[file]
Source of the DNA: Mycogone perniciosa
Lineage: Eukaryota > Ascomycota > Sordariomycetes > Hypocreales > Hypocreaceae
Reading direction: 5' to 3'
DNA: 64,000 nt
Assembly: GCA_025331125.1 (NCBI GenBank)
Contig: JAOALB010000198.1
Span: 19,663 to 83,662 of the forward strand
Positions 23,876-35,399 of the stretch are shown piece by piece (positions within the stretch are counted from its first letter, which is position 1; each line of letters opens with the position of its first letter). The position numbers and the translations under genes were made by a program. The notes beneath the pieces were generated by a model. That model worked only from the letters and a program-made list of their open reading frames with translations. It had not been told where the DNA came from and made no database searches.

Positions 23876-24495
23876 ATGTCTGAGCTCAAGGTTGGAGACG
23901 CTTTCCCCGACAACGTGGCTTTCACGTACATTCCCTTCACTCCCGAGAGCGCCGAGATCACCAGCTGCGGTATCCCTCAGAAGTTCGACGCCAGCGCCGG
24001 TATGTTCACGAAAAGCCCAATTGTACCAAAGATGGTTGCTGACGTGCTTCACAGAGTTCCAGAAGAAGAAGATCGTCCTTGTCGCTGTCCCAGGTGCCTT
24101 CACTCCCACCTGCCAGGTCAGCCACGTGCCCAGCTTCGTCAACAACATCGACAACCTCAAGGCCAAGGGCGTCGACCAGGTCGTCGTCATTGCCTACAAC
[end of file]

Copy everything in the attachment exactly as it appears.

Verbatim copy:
Source of the DNA: Mycogone perniciosa
Lineage: Eukaryota > Ascomycota > Sordariomycetes > Hypocreales > Hypocreaceae
Reading direction: 5' to 3'
DNA: 64,000 nt
Assembly: GCA_025331125.1 (NCBI GenBank)
Contig: JAOALB010000198.1
Span: 19,663 to 83,662 of the forward strand
Positions 23,876-35,399 of the stretch are shown piece by piece (positions within the stretch are counted from its first letter, which is position 1; each line of letters opens with the position of its first letter). The position numbers and the translations under genes were made by a program. The notes beneath the pieces were generated by a model. That model worked only from the letters and a program-made list of their open reading frames with translations. It had not been told where the DNA came from and made no database searches.

Positions 23876-24495
23876 ATGTCTGAGCTCAAGGTTGGAGACG
23901 CTTTCCCCGACAACGTGGCTTTCACGTACATTCCCTTCACTCCCGAGAGCGCCGAGATCACCAGCTGCGGTATCCCTCAGAAGTTCGACGCCAGCGCCGG
24001 TATGTTCACGAAAAGCCCAATTGTACCAAAGATGGTTGCTGACGTGCTTCACAGAGTTCCAGAAGAAGAAGATCGTCCTTGTCGCTGTCCCAGGTGCCTT
24101 CACTCCCACCTGCCAGGTCAGCCACGTGCCCAGCTTCGTCAACAACATCGACAACCTCAAGGCCAAGGGCGTCGACCAGGTCGTCGTCATTGCCTACAAC